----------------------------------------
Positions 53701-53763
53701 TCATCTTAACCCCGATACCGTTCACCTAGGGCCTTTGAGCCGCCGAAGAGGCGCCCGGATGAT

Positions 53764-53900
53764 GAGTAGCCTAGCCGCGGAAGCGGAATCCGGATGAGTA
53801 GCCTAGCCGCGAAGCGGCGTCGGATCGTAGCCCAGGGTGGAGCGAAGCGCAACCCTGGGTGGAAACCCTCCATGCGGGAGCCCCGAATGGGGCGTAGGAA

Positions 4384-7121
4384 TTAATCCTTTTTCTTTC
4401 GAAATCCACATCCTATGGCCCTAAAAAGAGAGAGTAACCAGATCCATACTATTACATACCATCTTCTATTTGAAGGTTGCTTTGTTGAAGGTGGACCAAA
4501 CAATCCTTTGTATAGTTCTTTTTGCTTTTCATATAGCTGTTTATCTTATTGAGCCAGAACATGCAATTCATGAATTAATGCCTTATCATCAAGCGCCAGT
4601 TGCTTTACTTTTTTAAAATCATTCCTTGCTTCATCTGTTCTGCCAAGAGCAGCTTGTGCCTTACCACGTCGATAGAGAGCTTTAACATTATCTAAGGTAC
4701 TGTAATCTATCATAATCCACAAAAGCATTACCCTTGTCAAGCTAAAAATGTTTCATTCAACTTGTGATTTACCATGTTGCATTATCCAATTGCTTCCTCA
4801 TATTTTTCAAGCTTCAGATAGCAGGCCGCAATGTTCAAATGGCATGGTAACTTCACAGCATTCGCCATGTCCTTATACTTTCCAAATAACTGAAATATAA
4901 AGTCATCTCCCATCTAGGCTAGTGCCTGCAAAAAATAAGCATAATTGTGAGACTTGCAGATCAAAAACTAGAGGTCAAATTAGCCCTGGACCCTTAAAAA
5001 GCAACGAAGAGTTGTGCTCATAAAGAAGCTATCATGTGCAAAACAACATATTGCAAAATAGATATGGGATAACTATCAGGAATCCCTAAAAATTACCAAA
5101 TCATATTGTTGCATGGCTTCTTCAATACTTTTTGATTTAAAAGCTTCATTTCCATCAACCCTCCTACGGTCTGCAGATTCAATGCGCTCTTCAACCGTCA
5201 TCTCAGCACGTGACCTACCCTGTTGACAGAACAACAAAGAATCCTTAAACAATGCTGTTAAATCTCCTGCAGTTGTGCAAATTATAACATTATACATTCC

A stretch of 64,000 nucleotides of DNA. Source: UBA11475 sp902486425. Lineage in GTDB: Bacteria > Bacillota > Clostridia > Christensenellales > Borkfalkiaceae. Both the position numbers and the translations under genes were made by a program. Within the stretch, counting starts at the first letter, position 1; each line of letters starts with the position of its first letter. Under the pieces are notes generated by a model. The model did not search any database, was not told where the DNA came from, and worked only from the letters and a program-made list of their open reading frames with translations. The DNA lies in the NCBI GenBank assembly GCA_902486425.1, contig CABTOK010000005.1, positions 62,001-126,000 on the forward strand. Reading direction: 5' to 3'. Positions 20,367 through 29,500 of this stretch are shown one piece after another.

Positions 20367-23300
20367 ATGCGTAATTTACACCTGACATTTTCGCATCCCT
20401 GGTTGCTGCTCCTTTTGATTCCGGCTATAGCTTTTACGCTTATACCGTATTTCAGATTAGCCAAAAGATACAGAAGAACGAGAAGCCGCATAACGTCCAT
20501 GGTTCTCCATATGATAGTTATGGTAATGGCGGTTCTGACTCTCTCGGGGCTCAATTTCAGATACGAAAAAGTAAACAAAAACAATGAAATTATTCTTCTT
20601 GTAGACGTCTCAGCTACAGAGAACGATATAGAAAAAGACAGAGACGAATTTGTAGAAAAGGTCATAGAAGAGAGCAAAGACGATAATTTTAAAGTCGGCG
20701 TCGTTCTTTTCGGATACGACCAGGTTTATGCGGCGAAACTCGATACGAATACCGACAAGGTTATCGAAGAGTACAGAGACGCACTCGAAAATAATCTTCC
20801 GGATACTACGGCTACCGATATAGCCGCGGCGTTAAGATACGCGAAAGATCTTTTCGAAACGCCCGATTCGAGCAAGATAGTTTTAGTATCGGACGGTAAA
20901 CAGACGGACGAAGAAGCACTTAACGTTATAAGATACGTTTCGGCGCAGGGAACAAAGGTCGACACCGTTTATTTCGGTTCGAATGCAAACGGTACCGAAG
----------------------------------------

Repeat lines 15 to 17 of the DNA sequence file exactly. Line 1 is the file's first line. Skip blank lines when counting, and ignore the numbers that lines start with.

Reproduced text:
5101 TCATATTGTTGCATGGCTTCTTCAATACTTTTTGATTTAAAAGCTTCATTTCCATCAACCCTCCTACGGTCTGCAGATTCAATGCGCTCTTCAACCGTCA
5201 TCTCAGCACGTGACCTACCCTGTTGACAGAACAACAAAGAATCCTTAAACAATGCTGTTAAATCTCCTGCAGTTGTGCAAATTATAACATTATACATTCC

A stretch of 64,000 nucleotides of DNA. Source: UBA11475 sp902486425. Lineage in GTDB: Bacteria > Bacillota > Clostridia > Christensenellales > Borkfalkiaceae. Both the position numbers and the translations under genes were made by a program. Within the stretch, counting starts at the first letter, position 1; each line of letters starts with the position of its first letter. Under the pieces are notes generated by a model. The model did not search any database, was not told where the DNA came from, and worked only from the letters and a program-made list of their open reading frames with translations. The DNA lies in the NCBI GenBank assembly GCA_902486425.1, contig CABTOK010000005.1, positions 62,001-126,000 on the forward strand. Reading direction: 5' to 3'. Positions 20,367 through 29,500 of this stretch are shown one piece after another.